Last night, I was proud and privileged to be able to open a pairing of new exhibitions at the Grosvenor Museum Chester. Dead Normal curated by Liz Royles, and Memento Mori curated by Peter Boughton.
I’m looking forward to going back and looking in greater detail at the exhibitions in coming weeks, and taking my MA Archaeology of Death and Memory students to see them.
So here is the text of my talk and the images I deployed:
I’m delighted to be invited to open this fabulous pairing of exhibitions here at the Grosvenor Museum, a vertiable double-header of death: Dead Normal: Death in Everyday Life, and Memento Mori: Tombs and Memorials in Cheshire.
Death is something I teach and research as part of my job! I teach undergraduates about mortuary archaeology and commemorative monuments. In addition, I run the unique MA Archaeology of Death and Memory. I supervise doctoral researchers exploring topics such as early Anglo-Saxon burial practice and 19th-century Nonconformist commemoration. I also research and publish extensively on medieval and modern deathways;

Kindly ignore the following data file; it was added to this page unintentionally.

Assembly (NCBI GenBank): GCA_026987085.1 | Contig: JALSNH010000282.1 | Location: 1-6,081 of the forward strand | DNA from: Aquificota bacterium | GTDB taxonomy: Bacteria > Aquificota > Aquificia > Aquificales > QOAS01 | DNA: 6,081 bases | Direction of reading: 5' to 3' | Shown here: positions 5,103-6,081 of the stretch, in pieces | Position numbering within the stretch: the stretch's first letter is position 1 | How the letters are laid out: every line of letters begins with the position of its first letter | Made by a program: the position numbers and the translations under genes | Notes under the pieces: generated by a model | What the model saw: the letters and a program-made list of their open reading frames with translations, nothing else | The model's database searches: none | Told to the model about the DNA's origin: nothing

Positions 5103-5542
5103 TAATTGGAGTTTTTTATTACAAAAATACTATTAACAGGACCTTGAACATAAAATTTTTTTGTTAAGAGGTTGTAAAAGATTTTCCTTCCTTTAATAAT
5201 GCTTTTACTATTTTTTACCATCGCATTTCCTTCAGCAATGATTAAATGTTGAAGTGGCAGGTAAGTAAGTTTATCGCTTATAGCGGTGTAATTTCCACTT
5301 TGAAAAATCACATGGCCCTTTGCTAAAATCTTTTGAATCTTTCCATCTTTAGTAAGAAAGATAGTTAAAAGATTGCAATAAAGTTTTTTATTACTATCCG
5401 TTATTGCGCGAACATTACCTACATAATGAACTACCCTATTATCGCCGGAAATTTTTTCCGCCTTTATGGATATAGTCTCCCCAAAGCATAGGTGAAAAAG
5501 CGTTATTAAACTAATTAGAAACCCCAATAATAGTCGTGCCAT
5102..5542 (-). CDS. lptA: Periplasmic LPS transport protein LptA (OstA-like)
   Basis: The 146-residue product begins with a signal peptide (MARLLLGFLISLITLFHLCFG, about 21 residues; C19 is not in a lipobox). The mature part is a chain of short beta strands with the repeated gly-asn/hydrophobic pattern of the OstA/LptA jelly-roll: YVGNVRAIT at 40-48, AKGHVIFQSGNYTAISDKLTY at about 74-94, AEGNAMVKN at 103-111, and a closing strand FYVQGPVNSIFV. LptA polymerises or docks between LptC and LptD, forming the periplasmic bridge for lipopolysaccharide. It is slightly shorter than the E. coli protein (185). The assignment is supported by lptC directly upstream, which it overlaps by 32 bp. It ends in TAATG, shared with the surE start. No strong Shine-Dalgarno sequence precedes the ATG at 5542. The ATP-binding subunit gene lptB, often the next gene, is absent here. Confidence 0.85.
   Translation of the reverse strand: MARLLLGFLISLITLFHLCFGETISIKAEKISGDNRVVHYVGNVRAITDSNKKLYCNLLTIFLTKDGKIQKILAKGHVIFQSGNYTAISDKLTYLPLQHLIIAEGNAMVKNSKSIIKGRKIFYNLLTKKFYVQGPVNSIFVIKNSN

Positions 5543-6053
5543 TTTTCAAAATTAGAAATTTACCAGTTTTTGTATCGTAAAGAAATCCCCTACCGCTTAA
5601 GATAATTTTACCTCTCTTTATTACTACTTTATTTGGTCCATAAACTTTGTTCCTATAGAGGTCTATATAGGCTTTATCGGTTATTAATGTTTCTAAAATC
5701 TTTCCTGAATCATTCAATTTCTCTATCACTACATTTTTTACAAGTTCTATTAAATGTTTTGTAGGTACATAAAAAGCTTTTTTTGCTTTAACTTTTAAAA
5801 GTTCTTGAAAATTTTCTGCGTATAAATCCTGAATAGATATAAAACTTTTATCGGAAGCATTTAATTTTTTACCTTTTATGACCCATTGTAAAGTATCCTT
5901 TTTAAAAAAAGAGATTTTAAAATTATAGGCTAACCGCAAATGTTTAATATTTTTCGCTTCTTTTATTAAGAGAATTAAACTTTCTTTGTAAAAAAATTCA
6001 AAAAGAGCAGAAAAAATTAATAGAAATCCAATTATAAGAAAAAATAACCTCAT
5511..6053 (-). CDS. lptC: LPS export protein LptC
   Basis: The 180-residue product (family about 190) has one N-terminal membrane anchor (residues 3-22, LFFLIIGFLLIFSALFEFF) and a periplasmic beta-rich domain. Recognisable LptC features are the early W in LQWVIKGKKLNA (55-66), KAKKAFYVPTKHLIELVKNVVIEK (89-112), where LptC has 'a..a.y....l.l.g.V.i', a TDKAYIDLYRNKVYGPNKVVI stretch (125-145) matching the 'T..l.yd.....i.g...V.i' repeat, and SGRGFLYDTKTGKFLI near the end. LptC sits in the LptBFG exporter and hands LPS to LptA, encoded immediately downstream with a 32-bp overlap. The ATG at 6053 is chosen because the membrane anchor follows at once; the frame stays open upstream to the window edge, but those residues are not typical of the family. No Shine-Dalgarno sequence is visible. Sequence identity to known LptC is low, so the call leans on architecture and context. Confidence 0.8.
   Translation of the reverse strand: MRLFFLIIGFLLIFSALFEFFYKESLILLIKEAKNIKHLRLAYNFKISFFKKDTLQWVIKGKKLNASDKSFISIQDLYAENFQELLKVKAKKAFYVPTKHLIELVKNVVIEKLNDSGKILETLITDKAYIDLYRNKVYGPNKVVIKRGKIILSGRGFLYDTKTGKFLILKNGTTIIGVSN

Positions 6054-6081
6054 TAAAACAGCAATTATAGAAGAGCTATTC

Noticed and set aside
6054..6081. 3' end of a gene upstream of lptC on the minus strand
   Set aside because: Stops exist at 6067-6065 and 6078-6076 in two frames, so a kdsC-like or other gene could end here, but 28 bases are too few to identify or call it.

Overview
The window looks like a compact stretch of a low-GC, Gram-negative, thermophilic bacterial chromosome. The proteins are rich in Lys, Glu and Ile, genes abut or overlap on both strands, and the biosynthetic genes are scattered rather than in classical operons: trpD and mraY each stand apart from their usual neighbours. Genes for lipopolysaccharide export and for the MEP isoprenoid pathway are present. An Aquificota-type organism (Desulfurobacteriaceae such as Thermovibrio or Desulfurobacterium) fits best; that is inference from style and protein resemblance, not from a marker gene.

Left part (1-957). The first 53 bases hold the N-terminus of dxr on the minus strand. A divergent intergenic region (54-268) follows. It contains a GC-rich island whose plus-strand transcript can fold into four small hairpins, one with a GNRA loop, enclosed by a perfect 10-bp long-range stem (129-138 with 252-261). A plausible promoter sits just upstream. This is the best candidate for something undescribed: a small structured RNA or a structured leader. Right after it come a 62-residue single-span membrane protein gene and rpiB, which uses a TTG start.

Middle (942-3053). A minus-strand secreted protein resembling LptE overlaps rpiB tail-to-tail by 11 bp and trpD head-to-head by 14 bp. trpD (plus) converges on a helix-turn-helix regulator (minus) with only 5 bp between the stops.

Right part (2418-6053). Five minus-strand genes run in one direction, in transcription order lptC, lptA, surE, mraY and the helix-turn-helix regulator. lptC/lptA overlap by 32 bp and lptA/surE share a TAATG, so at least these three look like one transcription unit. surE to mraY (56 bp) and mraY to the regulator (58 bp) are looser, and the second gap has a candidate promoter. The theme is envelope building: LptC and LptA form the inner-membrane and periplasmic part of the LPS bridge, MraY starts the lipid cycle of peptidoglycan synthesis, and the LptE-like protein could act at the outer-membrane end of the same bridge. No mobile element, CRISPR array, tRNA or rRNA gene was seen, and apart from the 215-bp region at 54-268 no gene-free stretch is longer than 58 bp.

In addition, as illlustrated by my 2016 book with Mel Giles – Archaeologists and the Dead – I also research the ethics, politics and public engagements of mortuary archaeology with contemporary society.
Likewise, this recent collection – Death in the Contemporary World – Perspectives from Public Archaeology – shows how archaeologists are increasingly exploring the discipline’s contributions to contemporary beliefs and practices about death and memory.